Sept 21 – My Dad, born 1907, would be 111 today

Friday, September 21

After chilly rain yesterday, today’s morning sun tells news of autumn on its way,  my favorite season, and at the ending of this work week, three soul friends come visiting.  Merritt “Roe” Smith,  my longest kinsman of the academy comes from MIT along with Dave Lucsco whom Roe recommended and I hired as the second and final managing editor of Technology and Culture.  Now he works at Auburn.  Our work connected us over years of passion for scholarly excellence and ripened into deep resilient shared memories.  Later today, after Roe and Dave have each headed home,  Mary Tobacco, whom I’ve known longer than either, known and loved as I did her mother Curley before she died of cancer late in the last century, took matters in her own hands for some face time this summer.  My surgery kept me from time on Pine Ridge this year.  She will spend the weekend as a guest in our house.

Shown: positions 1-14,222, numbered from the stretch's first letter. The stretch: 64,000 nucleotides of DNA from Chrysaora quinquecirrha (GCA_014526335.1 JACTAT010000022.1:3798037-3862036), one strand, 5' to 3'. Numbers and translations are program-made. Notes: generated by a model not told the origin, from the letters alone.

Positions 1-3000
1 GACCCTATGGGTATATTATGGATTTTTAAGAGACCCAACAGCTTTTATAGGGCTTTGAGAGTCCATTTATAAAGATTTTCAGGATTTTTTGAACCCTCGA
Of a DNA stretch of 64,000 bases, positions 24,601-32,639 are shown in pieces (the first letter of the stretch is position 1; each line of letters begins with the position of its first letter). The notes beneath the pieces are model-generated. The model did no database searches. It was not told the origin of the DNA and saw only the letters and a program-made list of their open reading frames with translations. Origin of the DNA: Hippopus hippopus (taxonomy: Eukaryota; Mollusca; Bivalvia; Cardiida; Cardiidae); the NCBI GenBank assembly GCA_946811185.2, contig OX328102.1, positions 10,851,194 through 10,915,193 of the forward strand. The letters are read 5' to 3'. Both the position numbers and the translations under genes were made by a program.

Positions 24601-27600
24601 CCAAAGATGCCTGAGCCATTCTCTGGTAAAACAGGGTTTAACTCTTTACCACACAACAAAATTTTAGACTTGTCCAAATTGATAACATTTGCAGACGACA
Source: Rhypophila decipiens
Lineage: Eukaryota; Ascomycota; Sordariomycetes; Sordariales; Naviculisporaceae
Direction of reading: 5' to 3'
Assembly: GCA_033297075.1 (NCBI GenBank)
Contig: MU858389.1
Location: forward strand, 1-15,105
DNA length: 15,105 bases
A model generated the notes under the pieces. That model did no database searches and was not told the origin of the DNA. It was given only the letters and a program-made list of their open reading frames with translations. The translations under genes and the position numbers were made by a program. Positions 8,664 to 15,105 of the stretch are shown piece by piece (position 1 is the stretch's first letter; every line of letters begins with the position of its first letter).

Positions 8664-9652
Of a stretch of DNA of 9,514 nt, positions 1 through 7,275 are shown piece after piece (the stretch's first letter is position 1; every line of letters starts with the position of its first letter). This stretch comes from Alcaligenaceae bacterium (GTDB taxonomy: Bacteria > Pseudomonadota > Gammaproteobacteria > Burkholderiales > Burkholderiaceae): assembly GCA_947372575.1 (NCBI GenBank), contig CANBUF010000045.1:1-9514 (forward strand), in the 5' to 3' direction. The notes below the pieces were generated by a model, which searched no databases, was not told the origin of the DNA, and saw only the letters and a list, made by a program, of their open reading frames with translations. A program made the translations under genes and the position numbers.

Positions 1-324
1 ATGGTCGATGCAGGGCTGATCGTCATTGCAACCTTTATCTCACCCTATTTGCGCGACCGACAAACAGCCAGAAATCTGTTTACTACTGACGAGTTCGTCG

How to take in such depth of beauty resilient over decades of shared commitments —  joy and grief, fatigue and energy and gratitude for deep beauty?  Poetry helps.  Today, I am inviting David Whyte to talk with the four of us along with the 2400 other readers of the “Work Day/hard time” list.   Best to read “The Journey” out loud, with pauses.   Have a blest weekend, maybe pausing to taste the approach of Autumn.

john st sj

 

Today’s Post  –  David Whyte “The Journey”

Above the mountains

the geese turn into
the light again

Painting their
black silhouettes
on an open sky.

Sometimes everything
has to be
inscribed across
the heavens

so you can find
the one line
already written
inside you.

Sometimes it takes
a great sky
to find that

first, bright
and indescribable
wedge of freedom
in your own heart.

Sometimes with
the bones of the black
sticks left when the fire
has gone out

someone has written
something new
in the ashes of your life.

You are not leaving.
Even as the light fades quickly now,
you are arriving.

from House of Belonging by David Whyte

p.s. When we buried my Dad in 1980, I had never known grief so raw.   Dad’s death came 3 weeks after his birthday just after he had gone jaundiced from the cancer that took him on October 12.  I held him most of his last night, we told each other important truths that lived between us. Today, his beauty and the grace he awakened in me back then keep my company.

We used a passage of scripture for his funeral:
“Love tenderly,
Act justly,
And walk humbly before your God.”

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